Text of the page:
Episode 106–Proud Mary

John Fogerty had already picked up some popularity with his band The Golliwogs, but Uncle Sam came a-calling in 1966. In order to avoid being sent to Vietnam, he instead enlisted in the Army Reserves, where he served for a while until he was discharged honorably.

In the days that followed the discharge, he wrote a song that he knew immediately would be a hit on the level of the bigger songs of the Tin Pan Alley days. And, given that other artists recorded the same song within a few months of its release, he was correct in that regard.

The new owners of their label, Fantasy Records talked the band into changing their name to something a little less offensive in exchange for the opportunity to record a full-length album (rather than the singles they’d been making), and the band, not being fools, agreed immediately. The original name had come from Fantasy’s previous owner, so they weren’t really married to it anyway.

Thus it was that The Golliwogs became Creedence Clearwater Revival, and Bayou Country their first album.

Click here for a transcript of this show.

Episode 105–Under the Covers, Part 6

True story: I hire models from Fiverr to do these pictures. All three of them, coincidentally, are from the same (non-US) nation. I don’t do that on purpose but I’m starting to think I have a “type”.

Thanks for your patience as the show migrates from one server to another. As I noted on the social media, I’m working hard to make it as invisible as possible if you listen via Google or Apple or Spotify, etc. And the website here is going to look kind of weird for awhile with a lot of double posts for previous episodes, until I pick my way through and fix them, one by one. Fun, Fun, Fun!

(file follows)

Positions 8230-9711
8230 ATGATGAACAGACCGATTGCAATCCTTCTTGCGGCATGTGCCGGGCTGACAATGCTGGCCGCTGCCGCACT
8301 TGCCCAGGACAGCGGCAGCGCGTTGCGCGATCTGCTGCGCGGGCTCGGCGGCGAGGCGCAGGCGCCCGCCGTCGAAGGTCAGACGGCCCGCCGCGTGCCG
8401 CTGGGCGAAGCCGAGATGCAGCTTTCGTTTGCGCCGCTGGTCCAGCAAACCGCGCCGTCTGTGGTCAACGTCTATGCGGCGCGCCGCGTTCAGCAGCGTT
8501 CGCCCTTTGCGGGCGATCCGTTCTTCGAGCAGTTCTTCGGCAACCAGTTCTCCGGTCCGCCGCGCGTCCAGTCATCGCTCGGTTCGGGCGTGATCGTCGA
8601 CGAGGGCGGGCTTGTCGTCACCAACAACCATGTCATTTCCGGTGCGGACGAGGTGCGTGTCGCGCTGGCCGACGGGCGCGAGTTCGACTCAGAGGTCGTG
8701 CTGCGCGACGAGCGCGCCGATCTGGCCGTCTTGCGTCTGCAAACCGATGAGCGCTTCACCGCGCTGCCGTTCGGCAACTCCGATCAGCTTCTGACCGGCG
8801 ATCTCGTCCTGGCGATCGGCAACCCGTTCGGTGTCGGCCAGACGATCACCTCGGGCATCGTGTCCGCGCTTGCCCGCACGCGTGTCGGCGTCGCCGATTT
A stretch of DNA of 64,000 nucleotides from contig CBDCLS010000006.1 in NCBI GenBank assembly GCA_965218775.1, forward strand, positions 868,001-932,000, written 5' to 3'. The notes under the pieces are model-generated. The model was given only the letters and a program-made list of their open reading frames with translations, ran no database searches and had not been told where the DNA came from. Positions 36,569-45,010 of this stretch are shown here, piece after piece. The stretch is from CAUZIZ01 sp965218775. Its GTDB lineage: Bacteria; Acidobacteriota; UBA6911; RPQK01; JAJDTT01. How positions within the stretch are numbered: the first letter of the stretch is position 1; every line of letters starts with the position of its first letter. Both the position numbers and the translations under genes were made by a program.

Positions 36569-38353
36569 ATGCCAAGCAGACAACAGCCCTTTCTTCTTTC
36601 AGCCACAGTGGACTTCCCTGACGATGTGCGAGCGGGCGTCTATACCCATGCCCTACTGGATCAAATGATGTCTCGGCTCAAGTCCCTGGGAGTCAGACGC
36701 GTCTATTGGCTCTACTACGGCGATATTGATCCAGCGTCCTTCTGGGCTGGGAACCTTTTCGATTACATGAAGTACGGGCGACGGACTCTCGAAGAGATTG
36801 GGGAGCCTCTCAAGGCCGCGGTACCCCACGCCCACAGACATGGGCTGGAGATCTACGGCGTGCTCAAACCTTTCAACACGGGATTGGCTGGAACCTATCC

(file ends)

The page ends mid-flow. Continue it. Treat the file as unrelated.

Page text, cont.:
This week, we’re taking yet another look at a few songs which you may not have known were covers, and nearly all of them were suggested by a listener named Kim, who didn’t feel that a shout-out was necessary, but obviously I don’t feel the same way. Kim had a list of songs that could work, and I said “Sure” to most of them, with a single exception, and that’s mostly because the story is a little convoluted and I may have to turn it into an episode of its own down the road a ways.

Anyway: a new hosting partner means a new player here on the webpage for you, and I do have a little bit of customizing control over it (something I didn’t previously have at all), so I’m happy to hear your suggestions. And, of course, please let me know if you hit any weird technical snags.

Finally, as promised: here’s the original French song I discussed during the show. Check out those lyrics; it’s rather poignant.

Click here for a transcript of this episode.

Episode 96–Deacon Blues

Aja, by Steely Dan, was one of the first albums I purchased with my own money. It wasn’t that I was so enamored by Steely Dan; I’d just heard a lot of good stuff about it so I took a chance.

And while fourteen-year-old me heard a ton of good stuff in it, doing a re-listen these many years later has only cemented this album in my Top Ten of all time. (Small wonder that so many others agree with me on that one.)

Aja was released to rather mixed reviews, but over a relatively small amount of time, many of the critics who didn’t like it at first were won over. It just took a second or third listen to appreciate that Walter Becker and Donald Fagen were doing something genuinely new, fusing multiple genres into a cohesive whole.